Yet despite the electricity, fervour and passion of the moment, Liverpool were caught cold. The Germans were clinically efficient and led 3-1 with only 25 minutes to go. Liverpool needed three goals to progress and even the most ardent Liverpool supporter must have thought that this was mission impossible. The ‘Miracle of Istanbul’ was still fresh in the memory but surely lighting does not strike twice. Philippe Coutinho reduced the deficit to create some hope yet when Mamadou Sakho stooped low to head an equaliser, the whole of Anfield was on its feet, urging their red shirted heroes forward. It was like a cauldron and when Dejan Lovren leapt high to head home the winner at the death, Liverpool had completed one of the most incredible of victories. Again, the script could not have been written, it was a comeback of such epic proportions and, like Istanbul, will be talked about for evermore.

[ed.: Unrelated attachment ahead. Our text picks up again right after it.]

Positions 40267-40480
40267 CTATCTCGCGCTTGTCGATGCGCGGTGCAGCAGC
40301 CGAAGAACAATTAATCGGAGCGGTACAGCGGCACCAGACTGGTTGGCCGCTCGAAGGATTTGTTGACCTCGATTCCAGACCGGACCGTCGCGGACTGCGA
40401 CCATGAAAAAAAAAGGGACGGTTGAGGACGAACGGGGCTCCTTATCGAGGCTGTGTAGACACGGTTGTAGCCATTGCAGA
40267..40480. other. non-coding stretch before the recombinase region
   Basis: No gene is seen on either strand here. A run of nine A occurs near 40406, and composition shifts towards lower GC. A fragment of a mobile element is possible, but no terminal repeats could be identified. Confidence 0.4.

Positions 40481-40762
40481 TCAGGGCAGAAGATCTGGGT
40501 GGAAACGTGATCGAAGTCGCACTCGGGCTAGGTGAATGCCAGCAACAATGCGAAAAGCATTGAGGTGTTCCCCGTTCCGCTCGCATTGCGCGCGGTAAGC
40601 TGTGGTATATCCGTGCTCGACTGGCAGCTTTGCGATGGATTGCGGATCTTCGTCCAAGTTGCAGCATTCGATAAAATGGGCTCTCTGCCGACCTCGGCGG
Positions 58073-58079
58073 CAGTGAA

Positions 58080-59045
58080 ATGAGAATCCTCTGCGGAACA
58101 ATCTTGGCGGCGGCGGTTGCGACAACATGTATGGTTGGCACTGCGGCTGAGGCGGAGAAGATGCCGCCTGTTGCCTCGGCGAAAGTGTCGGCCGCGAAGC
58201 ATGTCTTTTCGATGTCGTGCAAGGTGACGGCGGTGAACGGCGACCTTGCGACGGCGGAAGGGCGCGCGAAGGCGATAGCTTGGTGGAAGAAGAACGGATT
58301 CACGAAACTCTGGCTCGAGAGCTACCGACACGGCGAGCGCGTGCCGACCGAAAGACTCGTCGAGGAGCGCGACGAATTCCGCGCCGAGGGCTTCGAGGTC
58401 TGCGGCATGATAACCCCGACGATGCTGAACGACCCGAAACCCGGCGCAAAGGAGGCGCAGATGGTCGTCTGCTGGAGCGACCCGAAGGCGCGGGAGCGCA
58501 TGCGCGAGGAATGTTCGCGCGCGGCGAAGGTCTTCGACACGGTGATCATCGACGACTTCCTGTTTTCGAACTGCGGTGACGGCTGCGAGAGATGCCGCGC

Moments like these have to be enjoyed and cherished. What we have witnessed this week are events so extremely rare that they must be treasured. The sporting calendar is a hectic one and more fixtures are lined up this coming weekend but for the moment, they can wait. It feels as though it would be ‘insulting’ to look ahead before these extraordinary encounters have been properly savoured.
Big sporting successes do not come along very often. Certain matches or events stay in everyone’s mind. Everyone of a certain age knows where they were when President JF Kennedy was shot, when Lady Diana was killed and in a similar vein when England won the football World Cup in 1966 and to a lesser degree the Rugby World Cup in 1993. Historic moments yet again illustrating the power and influence of sport on people’s lives.